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DMK at crossroads, can Stalin take it forward?

By R Ramasubramanian
May 19, 2016 19:30 IST
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Ageing leadership, reckless family-oriented politics, absence of inner-party democracy, lack of debate on core issues within the party are all taking a very heavy toll on the original Dravidian party, says R Ramasubramanian.

Though they were not voted to power, with almost 100 seats in a House of 232 (two seats go to polls next week), the Dravida Munnetra Kazhagam is in a much better position today in Tamil Nadu politics. This is nothing but a great leap ahead for a party which had just 23 seats in the 2011 assembly. To a large extent the credit for this goes to M K Stalin, treasurer of the DMK and party patriarch M Karunanidhi’s second son, apart from being chosen heir to the political legacy. 

Stalin’s whirlwind tour of the entire state for several months had indeed galvanised the party. His road show named ‘Nammakku Naamey’ (by us and for us) attracted large crowds. But, alas, the party was not able replace Jayalalithaa in this closely contested election.

The main reason, of course, was the multi-cornered contests, with six fronts in the fray. The votes polled by the so-called third front headed by actor-turned-politician Vijayakanth has clearly helped the AIADMK retain power. 

So what next for the DMK? The 92-year-old Karunanidhi is in the twilight of his political career. The immediate concern for the party is the impending judgment in the 2G spectrum case in which his daughter Kanimozhi, a Rajya Sabha MP, is one of the prime accused. The judgment is expected to be out in another three to four months. If the judgment goes against her then it will not only be curtains for Kanimozhi’s political career but also be another severe blow for a party which is already down and under.   

Then there is the Azhagiri factor.  Karunanidhi’s elder son, though out of the DMK, is waiting in the wings to make his moves. Then there are the Marans, the media baron brothers who are important players in the party and whose legal battles are an additional headache for the party. The Marans are facing two cases: one, over the Aircel-Maxis deal, and two, the private telephone exchange case. Both these cases are being handled by the Central Bureau of Investigation, the reviled “caged parrot” under the control of a central government that is not very favourably disposed towards the DMK.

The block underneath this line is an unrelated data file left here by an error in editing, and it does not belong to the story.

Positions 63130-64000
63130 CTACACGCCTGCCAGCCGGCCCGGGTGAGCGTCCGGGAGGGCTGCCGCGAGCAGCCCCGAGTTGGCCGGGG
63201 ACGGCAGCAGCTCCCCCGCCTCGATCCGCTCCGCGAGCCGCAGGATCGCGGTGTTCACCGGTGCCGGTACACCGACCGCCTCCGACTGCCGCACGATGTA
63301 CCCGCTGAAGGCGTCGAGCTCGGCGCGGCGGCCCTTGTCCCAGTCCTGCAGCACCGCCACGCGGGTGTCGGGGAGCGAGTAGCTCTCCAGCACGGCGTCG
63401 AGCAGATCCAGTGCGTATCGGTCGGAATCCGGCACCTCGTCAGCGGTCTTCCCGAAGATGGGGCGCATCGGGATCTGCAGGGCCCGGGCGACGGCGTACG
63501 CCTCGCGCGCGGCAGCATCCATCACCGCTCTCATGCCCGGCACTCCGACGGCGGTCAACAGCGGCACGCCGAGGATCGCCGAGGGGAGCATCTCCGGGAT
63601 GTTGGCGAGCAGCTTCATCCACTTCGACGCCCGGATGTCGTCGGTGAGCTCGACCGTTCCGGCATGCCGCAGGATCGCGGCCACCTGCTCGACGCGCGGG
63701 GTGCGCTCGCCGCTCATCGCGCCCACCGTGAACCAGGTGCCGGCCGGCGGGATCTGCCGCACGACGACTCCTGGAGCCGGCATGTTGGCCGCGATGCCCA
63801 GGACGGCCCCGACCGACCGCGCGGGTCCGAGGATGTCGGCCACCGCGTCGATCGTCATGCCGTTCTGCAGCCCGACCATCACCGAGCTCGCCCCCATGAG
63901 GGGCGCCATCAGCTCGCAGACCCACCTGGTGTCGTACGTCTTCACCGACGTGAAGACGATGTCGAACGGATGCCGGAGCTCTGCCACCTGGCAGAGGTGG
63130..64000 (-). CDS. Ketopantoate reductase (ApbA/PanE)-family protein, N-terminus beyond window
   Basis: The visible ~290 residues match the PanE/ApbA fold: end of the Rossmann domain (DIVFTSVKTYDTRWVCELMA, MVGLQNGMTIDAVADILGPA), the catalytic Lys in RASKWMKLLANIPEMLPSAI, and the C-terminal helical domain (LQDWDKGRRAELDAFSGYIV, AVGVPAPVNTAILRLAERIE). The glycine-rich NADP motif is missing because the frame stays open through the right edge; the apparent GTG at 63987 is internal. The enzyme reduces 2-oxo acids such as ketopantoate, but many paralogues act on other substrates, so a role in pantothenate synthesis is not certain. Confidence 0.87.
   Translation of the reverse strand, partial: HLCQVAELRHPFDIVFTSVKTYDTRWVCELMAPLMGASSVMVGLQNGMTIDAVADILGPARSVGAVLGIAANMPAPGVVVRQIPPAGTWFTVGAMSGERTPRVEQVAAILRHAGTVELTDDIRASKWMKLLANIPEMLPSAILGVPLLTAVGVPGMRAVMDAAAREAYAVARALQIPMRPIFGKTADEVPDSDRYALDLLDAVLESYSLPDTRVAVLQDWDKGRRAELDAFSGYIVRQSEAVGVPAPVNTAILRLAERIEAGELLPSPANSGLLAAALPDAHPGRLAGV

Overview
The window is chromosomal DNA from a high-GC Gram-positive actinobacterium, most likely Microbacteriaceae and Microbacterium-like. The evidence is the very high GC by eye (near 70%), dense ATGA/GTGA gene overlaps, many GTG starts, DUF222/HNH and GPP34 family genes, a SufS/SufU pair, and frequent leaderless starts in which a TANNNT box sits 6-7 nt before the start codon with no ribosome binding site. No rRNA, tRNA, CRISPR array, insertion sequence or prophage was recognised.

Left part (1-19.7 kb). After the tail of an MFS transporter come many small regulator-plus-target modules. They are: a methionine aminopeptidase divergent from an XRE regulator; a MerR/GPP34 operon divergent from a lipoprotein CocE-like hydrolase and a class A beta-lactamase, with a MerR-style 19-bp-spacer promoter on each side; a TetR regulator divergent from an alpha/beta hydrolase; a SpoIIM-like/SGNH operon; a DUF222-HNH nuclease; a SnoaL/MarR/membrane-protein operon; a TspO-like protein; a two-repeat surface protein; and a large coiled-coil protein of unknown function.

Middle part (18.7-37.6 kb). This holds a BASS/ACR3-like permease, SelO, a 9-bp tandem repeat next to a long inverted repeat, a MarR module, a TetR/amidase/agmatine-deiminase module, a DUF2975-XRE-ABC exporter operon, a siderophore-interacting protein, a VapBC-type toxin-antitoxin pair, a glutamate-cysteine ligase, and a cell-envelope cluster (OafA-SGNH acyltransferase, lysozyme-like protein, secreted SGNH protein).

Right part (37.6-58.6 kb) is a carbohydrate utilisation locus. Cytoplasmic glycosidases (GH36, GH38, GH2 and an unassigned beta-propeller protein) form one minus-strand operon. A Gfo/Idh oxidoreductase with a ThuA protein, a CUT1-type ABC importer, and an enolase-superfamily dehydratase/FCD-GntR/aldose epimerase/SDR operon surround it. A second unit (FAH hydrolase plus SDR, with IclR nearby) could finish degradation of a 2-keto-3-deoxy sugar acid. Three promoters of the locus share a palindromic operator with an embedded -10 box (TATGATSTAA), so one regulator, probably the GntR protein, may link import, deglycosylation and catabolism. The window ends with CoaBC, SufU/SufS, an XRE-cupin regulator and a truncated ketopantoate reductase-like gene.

The next big problem for the party is the upcoming local body elections which are to take place this yearend. Given the nature of local body polls in Tamil Nadu, where the ruling dispensation controls everything since 1991, the results are a foregone conclusion. If Karunanidhi is 92 and in the twilight of his political career, Stalin too is not exactly young at 63. Since the party does not allow the growth of any second-rung leadership from outside the family to emerge, things are indeed looking difficult in the long run. 

The DMK needs to have a strategy in place by the time the 2019 Lok Sabha elections come around.

Interestingly, the DMK is the only political party in India to be a constituent of the Union Cabinet for nearly 14 years, starting with the Deve Gowda and IK Gujral ministries in 1996-98. It was part of the A B Vajpayee government between 1999 and 2004, and segued seamlessly into the Manmohan Singh government that followed for the next 10 years. Thus, the DMK had been part of three governments led by different political formations. Of these 14 years the party had been in power in Tamil Nadu for 10 years, too.

But today the DMK is undoubtedly facing an uphill task and the odds are stacked against it. The ageing leadership and pending corruption cases are posing a serious challenge to its future. Reckless family-oriented politics, absence of inner-party democracy, lack of debate on core issues within the party are all taking a very heavy toll on the age-old Dravidian party.

“Today the party is controlled by 18 families and their kith and kin are getting tickets to contest elections. This is not the party of old-timers where raging debates were encouraged by seniors. Those were the good olden days,” laments a veteran. Undoubtedly, the grand old party of Tamil Nadu is facing an upheaval and tough challenges.

Despite it impressive performance in the recent assembly elections, the DMK is at the crossroads.

Image: Anna Arivalayam, the DMK headquarters in Chennai, wears a deserted look on Thursday, the day of counting of votes. Photograph: Sreeram Selvaraj.

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R Ramasubramanian in Chennai
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